With the holiday season upon us, many people have begun asking me if and how I plan to celebrate Christmas. This is a good question, and I completely understand the confusion since Christmas is about celebrating the birth of Jesus as the human embodiment of God and since Buddhists do not believe in God, Christ's birth should have very little importance.
However, surprisingly, many Buddhists still celebrate Christmas. Buddhists believe Christ's teachings not only compliment those of Buddha, but that Jesus is a "Bodhisattva", which is one who forgoes their own benefit to help others and has compassion, kindness and love for all beings. Because of these reasons, many Buddhists see Jesus as a blessing to the earth and have no problems celebrating his birth. This differs from Christian belief as Buddhists recognize the Jesus as a man and teacher, but not the Messiah.
Buddhists also have their own holiday on December 8th, which celebrates the day Buddha achieved enlightenment under the Bodhi Tree. This holiday, "Bodhi Day", is celebrated by eating cookies (preferable heart shaped – which matches the leaves of fig, or Bodhi, tree) and rice, drinking milk and decorating trees with bright lights. In Asia, Buddhists decorate fig trees, but since Western climate can be harsh and these trees cannot survive, many Western Buddhists instead decorate evergreen trees. Buddhists decorate these trees with multi-coloured lights which represent the many different paths to achieve enlightenment.
Some Buddhists also observe the following thirty days after Bodhi Day by giving small gifts to their loved ones, such as small tokens or acts of kindness, but make a point of never giving violent gifts, such as toy swords or guns as their religion promotes compassion and not conflict.
The similarities between Bodhi Day and Christmas (sweet food, decorations, pine trees, presents along with general good will and kindness to all) plus the similar teachings of Jesus and Buddha allow for Buddhists to easily recognize and celebrate the Christian holiday without comprising their faith or causing any conflict between religions.
This was the first year I celebrated Bodhi Day, and I had a lot of fun doing it! I brought cookies into work and shared it with my coworkers; after work my girlfriend and I shared milk and cookies and then together we decorated my apartment. I didn't have a tree, but she did bring some lights that we hung up for the evening. We didn't exchange material gifts, but we did spend some quality time together, which is a gift all in itself.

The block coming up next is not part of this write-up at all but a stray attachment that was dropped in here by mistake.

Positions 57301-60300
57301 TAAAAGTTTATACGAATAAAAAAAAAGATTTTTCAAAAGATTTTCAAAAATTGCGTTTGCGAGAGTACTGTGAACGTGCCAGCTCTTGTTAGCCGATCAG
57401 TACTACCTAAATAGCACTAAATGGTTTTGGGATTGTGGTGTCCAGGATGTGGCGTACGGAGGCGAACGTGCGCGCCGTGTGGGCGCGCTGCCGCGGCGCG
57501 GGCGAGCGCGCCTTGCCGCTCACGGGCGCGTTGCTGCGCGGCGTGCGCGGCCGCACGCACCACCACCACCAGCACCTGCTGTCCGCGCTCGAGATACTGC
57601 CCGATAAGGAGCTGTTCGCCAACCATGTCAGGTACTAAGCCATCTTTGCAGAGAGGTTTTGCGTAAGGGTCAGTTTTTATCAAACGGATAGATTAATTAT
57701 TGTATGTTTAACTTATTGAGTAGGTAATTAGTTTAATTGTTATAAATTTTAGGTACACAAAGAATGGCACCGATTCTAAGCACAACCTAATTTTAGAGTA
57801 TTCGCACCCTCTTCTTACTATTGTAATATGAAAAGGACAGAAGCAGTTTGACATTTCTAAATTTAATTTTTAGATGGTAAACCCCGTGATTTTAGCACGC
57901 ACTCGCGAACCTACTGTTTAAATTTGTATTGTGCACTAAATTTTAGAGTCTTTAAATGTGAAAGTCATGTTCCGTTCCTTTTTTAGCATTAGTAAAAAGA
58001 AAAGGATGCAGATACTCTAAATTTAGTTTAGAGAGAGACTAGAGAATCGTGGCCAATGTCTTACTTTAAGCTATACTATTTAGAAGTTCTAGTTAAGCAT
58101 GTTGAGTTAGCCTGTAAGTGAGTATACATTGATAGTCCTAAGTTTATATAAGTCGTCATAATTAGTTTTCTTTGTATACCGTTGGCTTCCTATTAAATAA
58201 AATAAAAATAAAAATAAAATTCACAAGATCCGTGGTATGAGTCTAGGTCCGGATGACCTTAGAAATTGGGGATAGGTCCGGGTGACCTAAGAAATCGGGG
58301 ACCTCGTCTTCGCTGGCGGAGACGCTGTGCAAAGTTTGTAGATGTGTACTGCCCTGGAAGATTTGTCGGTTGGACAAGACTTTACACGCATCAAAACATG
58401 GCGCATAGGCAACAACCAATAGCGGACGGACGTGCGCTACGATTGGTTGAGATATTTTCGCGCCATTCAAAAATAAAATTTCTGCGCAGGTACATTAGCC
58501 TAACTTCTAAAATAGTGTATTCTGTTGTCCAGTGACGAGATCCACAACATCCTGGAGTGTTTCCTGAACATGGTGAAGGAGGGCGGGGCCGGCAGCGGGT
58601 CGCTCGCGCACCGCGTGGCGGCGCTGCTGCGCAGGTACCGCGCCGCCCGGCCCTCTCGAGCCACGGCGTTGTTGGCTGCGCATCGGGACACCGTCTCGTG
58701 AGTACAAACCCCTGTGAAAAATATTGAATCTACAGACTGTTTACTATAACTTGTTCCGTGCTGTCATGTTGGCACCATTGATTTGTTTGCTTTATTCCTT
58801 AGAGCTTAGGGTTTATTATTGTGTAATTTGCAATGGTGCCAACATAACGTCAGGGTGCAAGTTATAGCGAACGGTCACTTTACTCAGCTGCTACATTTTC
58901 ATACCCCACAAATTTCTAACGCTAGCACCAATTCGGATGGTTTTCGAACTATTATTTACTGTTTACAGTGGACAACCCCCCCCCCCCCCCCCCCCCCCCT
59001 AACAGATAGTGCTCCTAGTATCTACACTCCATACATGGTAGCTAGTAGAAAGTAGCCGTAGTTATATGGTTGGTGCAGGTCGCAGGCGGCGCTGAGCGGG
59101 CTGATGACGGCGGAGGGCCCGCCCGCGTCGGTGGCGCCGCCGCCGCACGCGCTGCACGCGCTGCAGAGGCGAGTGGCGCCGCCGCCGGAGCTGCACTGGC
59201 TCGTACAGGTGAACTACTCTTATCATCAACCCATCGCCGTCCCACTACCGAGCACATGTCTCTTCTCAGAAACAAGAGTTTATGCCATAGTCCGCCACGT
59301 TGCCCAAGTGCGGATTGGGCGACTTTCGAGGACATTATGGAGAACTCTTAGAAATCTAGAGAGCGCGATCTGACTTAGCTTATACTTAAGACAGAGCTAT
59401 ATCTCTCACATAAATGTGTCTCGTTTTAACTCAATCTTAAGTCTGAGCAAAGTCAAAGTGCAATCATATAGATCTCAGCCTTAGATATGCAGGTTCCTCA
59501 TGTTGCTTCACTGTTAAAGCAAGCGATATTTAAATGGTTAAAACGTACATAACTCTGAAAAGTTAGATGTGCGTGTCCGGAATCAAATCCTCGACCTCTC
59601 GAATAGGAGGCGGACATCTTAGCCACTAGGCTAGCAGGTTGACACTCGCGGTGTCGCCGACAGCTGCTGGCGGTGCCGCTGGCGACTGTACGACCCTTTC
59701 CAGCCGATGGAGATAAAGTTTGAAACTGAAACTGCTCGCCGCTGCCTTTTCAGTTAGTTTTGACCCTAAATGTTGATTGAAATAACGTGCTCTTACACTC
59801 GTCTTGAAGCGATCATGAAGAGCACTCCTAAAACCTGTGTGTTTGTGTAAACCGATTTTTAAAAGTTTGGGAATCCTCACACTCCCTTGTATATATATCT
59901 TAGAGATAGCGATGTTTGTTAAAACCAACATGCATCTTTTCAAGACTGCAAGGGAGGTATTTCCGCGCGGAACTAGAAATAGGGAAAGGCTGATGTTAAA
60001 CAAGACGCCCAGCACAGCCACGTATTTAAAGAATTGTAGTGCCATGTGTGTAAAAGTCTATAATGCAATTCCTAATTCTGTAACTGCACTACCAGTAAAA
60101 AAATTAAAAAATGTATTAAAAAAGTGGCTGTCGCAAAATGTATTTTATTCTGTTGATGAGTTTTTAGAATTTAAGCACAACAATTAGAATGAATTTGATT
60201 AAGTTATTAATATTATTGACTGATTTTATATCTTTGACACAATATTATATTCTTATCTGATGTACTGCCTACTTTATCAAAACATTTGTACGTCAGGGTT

Some people have also asked me about Christmas supper, and about what I can and cannot eat. With the preservation of life being one of the core beliefs of Buddhism, many believe Buddhists consider all meat to be forbidden, but this isn't always correct. Different branches of Buddhism view the idea of "preservation of life" differently, and some don't follow vegetarianism at all. A general consensus across all branches of Buddhism is that an animal cannot be killed specifically for them to eat – such as shooting a deer in the woods with the purpose of eating it later. Some Buddhists then believe that this means meat can be consumed as long as it is killed for general consumption of all people, not just themselves, say during a Christmas supper where there are many people eating together.
It is also forgivable for a Buddhist to consume meat that was killed for them, if they do not know it was killed for them prior to eating it.
Buddha did have some policies on what kind of meat is forbidden, however, and that includes: human meat, elephant meat, horse meat, dog meat and meat from snakes, lions, tigers, panthers, bears and hyenas. None of those are typical Christmas meats (at least in the Western world!) so they do not conflict with Buddhists eating Christmas supper.